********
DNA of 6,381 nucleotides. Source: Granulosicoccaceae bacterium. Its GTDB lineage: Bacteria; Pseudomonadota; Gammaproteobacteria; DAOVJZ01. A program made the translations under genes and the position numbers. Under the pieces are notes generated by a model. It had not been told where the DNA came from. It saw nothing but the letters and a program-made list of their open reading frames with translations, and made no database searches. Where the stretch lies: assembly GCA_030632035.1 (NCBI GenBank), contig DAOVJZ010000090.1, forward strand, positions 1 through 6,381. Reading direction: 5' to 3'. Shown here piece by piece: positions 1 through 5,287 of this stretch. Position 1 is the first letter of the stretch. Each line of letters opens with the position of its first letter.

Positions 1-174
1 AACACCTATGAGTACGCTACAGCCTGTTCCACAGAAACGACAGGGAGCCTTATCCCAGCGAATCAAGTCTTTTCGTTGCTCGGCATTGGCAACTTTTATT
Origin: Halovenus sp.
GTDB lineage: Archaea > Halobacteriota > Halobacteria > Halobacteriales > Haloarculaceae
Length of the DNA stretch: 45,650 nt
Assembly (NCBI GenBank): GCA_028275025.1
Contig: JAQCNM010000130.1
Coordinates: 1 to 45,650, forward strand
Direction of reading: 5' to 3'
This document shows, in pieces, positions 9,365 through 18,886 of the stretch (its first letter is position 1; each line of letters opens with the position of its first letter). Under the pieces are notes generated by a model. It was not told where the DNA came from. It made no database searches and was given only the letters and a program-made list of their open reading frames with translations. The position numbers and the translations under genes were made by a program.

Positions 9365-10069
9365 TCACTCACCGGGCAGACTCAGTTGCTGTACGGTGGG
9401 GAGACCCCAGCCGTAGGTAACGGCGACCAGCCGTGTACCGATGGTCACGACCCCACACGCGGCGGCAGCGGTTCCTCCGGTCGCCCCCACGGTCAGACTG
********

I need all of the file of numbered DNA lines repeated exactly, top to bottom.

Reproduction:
DNA of 6,381 nucleotides. Source: Granulosicoccaceae bacterium. Its GTDB lineage: Bacteria; Pseudomonadota; Gammaproteobacteria; DAOVJZ01. A program made the translations under genes and the position numbers. Under the pieces are notes generated by a model. It had not been told where the DNA came from. It saw nothing but the letters and a program-made list of their open reading frames with translations, and made no database searches. Where the stretch lies: assembly GCA_030632035.1 (NCBI GenBank), contig DAOVJZ010000090.1, forward strand, positions 1 through 6,381. Reading direction: 5' to 3'. Shown here piece by piece: positions 1 through 5,287 of this stretch. Position 1 is the first letter of the stretch. Each line of letters opens with the position of its first letter.

Positions 1-174
1 AACACCTATGAGTACGCTACAGCCTGTTCCACAGAAACGACAGGGAGCCTTATCCCAGCGAATCAAGTCTTTTCGTTGCTCGGCATTGGCAACTTTTATT
Origin: Halovenus sp.
GTDB lineage: Archaea > Halobacteriota > Halobacteria > Halobacteriales > Haloarculaceae
Length of the DNA stretch: 45,650 nt
Assembly (NCBI GenBank): GCA_028275025.1
Contig: JAQCNM010000130.1
Coordinates: 1 to 45,650, forward strand
Direction of reading: 5' to 3'
This document shows, in pieces, positions 9,365 through 18,886 of the stretch (its first letter is position 1; each line of letters opens with the position of its first letter). Under the pieces are notes generated by a model. It was not told where the DNA came from. It made no database searches and was given only the letters and a program-made list of their open reading frames with translations. The position numbers and the translations under genes were made by a program.

Positions 9365-10069
9365 TCACTCACCGGGCAGACTCAGTTGCTGTACGGTGGG
9401 GAGACCCCAGCCGTAGGTAACGGCGACCAGCCGTGTACCGATGGTCACGACCCCACACGCGGCGGCAGCGGTTCCTCCGGTCGCCCCCACGGTCAGACTG